Tumori | Year: 2012

Aims and background. The impact of age on prostate cancer outcome has been controversial. The aim of the study was to evaluate the role of age on overall survival and disease-free survival in patients affected by prostate cancer when treated with 3D conformal radiation therapy. Methods and study design. From 1999 to 2005, 1002 patients with T1-T3 prostate cancer were treated with 3D conformal radiation therapy, delivering a median dose of 75.6, 66.6 and 45 Gy to the prostate, seminal vesicles and pelvic nodes (if necessary), respectively. Patients were divided into four groups (<65, 65-70, 70-75, >75 years) according to age at diagnosis. The relationship between age and both overall survival and disease-free survival was calculated with Kaplan-Meier analysis and the comparison between curves was performed by the logrank test. ROC analysis allowed assessment of the best age cutoff. Results. Mean age was 71 ± 6 years (median, 72). Median and mean follow-up was 71.4 and 69 months, respectively. In multivariate analysis, there was no significant difference in the distribution of disease risk between age groups. Analysis demonstrated that older age is a strong positive predictor of survival (odds ratio for stratified patients older than 70 years was <1). In fact, at the 90 month follow-up, overall survival and disease-free survival varied with age, increasing from 85% to 95% and from 78% to 94%, respectively. ROC curve analysis yielded a cutoff age value discriminating overall survival and disease-free survival of 72 years. Conclusions. Age is a strong positive predictor of overall survival and disease-free survival, playing a protective role for stratified patients up to 72 years of age. © II Pensiero Scientifico Editore downloaded by EXCERPTA MEDICA.


Ascierto P.A.,Instituto Nazionale Tumori Fondazione G Pascale | Simeone E.,Instituto Nazionale Tumori Fondazione G Pascale | Sileni V.C.,Veneto Institute of Oncology IOV IRCCS | Vecchio M.D.,Italian National Cancer Institute | And 17 more authors.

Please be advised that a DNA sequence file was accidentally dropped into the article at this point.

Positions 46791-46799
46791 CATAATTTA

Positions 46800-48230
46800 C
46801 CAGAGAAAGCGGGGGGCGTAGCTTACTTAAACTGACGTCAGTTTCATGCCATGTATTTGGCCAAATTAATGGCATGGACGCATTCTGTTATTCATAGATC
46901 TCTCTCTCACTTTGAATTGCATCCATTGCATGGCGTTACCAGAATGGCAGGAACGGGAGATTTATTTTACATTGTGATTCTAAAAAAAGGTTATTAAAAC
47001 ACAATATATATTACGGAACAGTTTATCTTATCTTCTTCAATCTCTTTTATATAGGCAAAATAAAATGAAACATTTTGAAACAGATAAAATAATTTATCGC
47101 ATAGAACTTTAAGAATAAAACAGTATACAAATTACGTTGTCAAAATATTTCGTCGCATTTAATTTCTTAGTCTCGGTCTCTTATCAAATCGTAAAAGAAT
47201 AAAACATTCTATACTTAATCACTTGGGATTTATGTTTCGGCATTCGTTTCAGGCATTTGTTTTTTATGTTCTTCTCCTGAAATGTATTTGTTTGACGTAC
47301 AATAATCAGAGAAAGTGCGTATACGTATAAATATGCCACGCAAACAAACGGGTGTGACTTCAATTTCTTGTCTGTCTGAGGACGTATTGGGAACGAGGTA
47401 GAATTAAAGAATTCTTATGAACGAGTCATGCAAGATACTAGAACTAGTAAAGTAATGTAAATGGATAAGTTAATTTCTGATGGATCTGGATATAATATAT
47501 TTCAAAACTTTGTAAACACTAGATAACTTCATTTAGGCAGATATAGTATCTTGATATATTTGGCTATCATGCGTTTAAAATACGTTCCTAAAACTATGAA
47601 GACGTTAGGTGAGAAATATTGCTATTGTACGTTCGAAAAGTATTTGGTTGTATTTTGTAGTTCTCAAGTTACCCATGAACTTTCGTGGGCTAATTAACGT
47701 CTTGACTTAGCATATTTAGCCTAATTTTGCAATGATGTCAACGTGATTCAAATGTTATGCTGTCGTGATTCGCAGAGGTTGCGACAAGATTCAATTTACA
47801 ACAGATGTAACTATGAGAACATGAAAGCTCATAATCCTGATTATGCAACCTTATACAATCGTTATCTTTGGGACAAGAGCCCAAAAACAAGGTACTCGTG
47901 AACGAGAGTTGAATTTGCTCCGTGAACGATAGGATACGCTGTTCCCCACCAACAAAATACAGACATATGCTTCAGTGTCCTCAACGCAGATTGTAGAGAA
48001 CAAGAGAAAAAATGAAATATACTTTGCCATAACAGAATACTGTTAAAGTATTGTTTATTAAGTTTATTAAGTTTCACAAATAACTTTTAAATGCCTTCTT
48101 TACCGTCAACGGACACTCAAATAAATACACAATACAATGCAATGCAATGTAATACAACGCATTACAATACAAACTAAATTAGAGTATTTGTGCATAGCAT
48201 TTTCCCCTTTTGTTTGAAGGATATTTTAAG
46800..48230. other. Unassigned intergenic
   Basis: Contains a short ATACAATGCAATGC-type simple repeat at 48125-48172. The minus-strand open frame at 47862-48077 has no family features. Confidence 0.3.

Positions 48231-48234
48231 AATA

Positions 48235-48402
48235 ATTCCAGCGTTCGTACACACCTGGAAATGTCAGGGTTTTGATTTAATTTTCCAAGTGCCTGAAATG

Cancer Investigation | Year: 2014

Of 93 patients with pretreated, BRAFV600 mutation-positive advanced melanoma who received vemurafenib or dabrafenib before (n = 45) or after (n = 48) treatment with ipilimumab 3 mg/kg, median overall survival (mOS) from first treatment was 9.9 and 14.5 months, respectively. Among patients treated with a BRAF inhibitor first, mOS from the end of BRAF inhibition was 1.2 months for those who did not complete ipilimumab treatment as per protocol, compared with 12.7 months for those who did (p < .001). Prospective, randomized studies are required to determine the optimal sequencing of ipilimumab and BRAF inhibitors in patients with BRAF-mutated metastatic melanoma. Copyright © 2014 Informa Healthcare USA, Inc.


Sileni V.C.,Oncology Institute of Veneto IRCCS | Pigozzo J.,Oncology Institute of Veneto IRCCS | Ascierto P.A.,Instituto Nazionale Tumori Fondazione G Pascale | Grimaldi A.M.,Instituto Nazionale Tumori Fondazione G Pascale | And 18 more authors.
Journal of Experimental and Clinical Cancer Research | Year: 2014

Background: Elderly patients with metastatic melanoma have different disease characteristics and a poorer prognosis than younger patients. Data from clinical trials and expanded access programmes (EAPs) suggest ipilimumab confers a consistent survival benefit and has a similar safety profile across different age groups of patients with metastatic melanoma. Here we report the efficacy and safety of ipilimumab 3 mg/kg in elderly patients enrolled in an EAP in Italy. Methods. Patients aged > 70 years with pretreated melanoma received ipilimumab 3 mg/kg every 3 weeks for four doses through an EAP. Tumour response was evaluated at baseline and after completion of induction therapy using immune-related response criteria and patients were monitored throughout the treatment period for adverse events (AEs), including immune-related AEs. Results: The immune-related disease control rate among 188 evaluable patients was 38%, including four patients with an immune-related complete response, 24 with an immune-related partial response and 44 with immune-related stable disease. Median progression-free survival (PFS) was 4.0 months and the 1-and 2-year PFS rates were 21% and 12%, respectively. Median overall survival (OS) was 8.9 months; 1-and 2-year OS rates were 38% and 22%, respectively. The safety profile of ipilimumab was consistent with that observed in the general population of the Italian EAP and treatment-related AEs generally resolved within a median of 2 weeks with treatment as per protocol-specific guidelines. Conclusions: These results suggest ipilimumab is a feasible treatment option in elderly patients with metastatic melanoma. Ipilimumab treatment was generally well tolerated and resulted in clinical benefit and extended survival in elderly patients treated at centres in Italy. © 2014 Chiarion Sileni et al.; licensee BioMed Central Ltd.